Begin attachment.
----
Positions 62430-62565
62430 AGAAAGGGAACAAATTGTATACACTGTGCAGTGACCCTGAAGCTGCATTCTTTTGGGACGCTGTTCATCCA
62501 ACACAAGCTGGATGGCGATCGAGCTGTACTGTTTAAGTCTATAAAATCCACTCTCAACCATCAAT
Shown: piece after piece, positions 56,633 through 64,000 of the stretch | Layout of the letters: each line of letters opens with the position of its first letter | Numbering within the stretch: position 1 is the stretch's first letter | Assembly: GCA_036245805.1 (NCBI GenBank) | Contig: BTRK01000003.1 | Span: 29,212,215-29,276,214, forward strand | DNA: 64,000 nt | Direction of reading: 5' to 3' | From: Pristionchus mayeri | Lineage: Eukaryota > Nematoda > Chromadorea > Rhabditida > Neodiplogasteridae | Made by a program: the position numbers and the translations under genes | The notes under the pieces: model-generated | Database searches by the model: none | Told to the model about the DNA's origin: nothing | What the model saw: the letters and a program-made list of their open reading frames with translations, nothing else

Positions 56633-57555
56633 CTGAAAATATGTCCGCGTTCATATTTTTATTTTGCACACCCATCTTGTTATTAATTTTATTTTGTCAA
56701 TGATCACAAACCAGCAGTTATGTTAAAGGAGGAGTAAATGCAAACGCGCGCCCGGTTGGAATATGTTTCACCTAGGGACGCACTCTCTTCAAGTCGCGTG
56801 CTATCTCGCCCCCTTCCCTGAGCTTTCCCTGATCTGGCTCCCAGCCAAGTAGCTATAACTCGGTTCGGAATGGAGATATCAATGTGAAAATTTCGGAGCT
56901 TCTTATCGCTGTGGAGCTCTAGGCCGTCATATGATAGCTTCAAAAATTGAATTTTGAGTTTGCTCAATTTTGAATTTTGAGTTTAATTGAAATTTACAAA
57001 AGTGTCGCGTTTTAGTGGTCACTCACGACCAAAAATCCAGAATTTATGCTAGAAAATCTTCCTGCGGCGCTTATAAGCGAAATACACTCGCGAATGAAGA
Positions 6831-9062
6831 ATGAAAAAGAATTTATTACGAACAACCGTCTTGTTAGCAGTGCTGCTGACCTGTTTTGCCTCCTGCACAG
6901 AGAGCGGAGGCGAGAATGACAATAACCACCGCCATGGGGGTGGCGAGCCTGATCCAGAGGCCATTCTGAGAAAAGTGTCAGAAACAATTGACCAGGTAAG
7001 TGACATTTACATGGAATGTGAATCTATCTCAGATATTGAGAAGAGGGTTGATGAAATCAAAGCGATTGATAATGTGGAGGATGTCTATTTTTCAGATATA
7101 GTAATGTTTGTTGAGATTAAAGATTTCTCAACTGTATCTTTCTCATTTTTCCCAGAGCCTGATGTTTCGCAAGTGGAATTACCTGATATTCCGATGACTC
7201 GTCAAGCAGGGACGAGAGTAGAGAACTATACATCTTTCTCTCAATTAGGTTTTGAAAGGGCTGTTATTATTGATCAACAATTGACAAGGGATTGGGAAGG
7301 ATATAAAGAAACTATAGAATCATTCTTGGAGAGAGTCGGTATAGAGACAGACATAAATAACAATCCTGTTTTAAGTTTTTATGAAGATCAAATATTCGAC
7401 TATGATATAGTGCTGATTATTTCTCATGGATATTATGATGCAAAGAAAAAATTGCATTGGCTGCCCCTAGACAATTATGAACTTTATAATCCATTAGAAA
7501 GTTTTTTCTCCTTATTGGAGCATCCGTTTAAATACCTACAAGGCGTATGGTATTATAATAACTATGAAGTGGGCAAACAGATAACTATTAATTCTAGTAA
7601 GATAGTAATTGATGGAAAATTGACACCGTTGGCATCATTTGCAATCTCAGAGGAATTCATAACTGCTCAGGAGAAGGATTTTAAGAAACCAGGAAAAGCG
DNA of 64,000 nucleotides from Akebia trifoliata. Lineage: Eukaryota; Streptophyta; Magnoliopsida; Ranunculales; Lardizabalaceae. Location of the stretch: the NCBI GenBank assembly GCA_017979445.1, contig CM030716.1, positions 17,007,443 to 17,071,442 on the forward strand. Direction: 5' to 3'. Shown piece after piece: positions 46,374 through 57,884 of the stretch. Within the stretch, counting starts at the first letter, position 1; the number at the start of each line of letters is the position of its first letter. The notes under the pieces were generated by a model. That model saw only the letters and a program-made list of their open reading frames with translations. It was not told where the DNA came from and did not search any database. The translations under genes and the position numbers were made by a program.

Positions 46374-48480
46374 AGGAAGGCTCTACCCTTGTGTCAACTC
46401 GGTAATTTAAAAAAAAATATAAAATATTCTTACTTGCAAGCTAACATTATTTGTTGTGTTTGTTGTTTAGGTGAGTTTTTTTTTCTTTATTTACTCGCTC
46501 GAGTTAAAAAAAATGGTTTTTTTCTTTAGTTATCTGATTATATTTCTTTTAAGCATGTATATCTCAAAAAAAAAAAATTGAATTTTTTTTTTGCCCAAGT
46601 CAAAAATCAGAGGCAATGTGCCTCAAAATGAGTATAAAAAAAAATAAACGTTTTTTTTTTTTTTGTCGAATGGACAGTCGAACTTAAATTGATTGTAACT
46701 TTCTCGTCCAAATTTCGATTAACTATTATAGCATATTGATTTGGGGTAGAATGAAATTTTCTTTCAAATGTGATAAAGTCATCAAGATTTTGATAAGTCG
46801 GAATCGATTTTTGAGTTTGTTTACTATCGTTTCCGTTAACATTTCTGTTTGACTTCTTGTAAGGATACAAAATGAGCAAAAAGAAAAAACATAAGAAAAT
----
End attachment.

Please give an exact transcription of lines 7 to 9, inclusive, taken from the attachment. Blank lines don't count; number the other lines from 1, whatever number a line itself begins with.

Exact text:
56701 TGATCACAAACCAGCAGTTATGTTAAAGGAGGAGTAAATGCAAACGCGCGCCCGGTTGGAATATGTTTCACCTAGGGACGCACTCTCTTCAAGTCGCGTG
56801 CTATCTCGCCCCCTTCCCTGAGCTTTCCCTGATCTGGCTCCCAGCCAAGTAGCTATAACTCGGTTCGGAATGGAGATATCAATGTGAAAATTTCGGAGCT
56901 TCTTATCGCTGTGGAGCTCTAGGCCGTCATATGATAGCTTCAAAAATTGAATTTTGAGTTTGCTCAATTTTGAATTTTGAGTTTAATTGAAATTTACAAA